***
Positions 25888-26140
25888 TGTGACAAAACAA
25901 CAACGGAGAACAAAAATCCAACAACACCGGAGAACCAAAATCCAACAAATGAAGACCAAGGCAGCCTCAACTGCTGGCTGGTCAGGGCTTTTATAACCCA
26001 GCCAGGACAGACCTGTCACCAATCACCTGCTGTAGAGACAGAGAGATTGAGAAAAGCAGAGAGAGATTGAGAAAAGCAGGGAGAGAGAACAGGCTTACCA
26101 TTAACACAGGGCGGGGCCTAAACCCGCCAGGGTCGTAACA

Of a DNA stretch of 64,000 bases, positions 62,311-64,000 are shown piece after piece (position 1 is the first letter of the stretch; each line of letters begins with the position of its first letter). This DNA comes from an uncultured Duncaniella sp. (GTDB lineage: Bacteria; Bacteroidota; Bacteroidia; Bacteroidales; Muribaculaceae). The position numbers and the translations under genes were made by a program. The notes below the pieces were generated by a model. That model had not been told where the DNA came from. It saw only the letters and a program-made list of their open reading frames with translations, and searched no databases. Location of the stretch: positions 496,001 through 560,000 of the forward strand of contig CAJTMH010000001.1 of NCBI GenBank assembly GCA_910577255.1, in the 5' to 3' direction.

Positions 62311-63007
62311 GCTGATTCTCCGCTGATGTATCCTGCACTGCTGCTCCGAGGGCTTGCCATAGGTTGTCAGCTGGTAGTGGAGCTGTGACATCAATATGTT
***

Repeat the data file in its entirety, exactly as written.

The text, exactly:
Positions 25888-26140
25888 TGTGACAAAACAA
25901 CAACGGAGAACAAAAATCCAACAACACCGGAGAACCAAAATCCAACAAATGAAGACCAAGGCAGCCTCAACTGCTGGCTGGTCAGGGCTTTTATAACCCA
26001 GCCAGGACAGACCTGTCACCAATCACCTGCTGTAGAGACAGAGAGATTGAGAAAAGCAGAGAGAGATTGAGAAAAGCAGGGAGAGAGAACAGGCTTACCA
26101 TTAACACAGGGCGGGGCCTAAACCCGCCAGGGTCGTAACA

Of a DNA stretch of 64,000 bases, positions 62,311-64,000 are shown piece after piece (position 1 is the first letter of the stretch; each line of letters begins with the position of its first letter). This DNA comes from an uncultured Duncaniella sp. (GTDB lineage: Bacteria; Bacteroidota; Bacteroidia; Bacteroidales; Muribaculaceae). The position numbers and the translations under genes were made by a program. The notes below the pieces were generated by a model. That model had not been told where the DNA came from. It saw only the letters and a program-made list of their open reading frames with translations, and searched no databases. Location of the stretch: positions 496,001 through 560,000 of the forward strand of contig CAJTMH010000001.1 of NCBI GenBank assembly GCA_910577255.1, in the 5' to 3' direction.

Positions 62311-63007
62311 GCTGATTCTCCGCTGATGTATCCTGCACTGCTGCTCCGAGGGCTTGCCATAGGTTGTCAGCTGGTAGTGGAGCTGTGACATCAATATGTT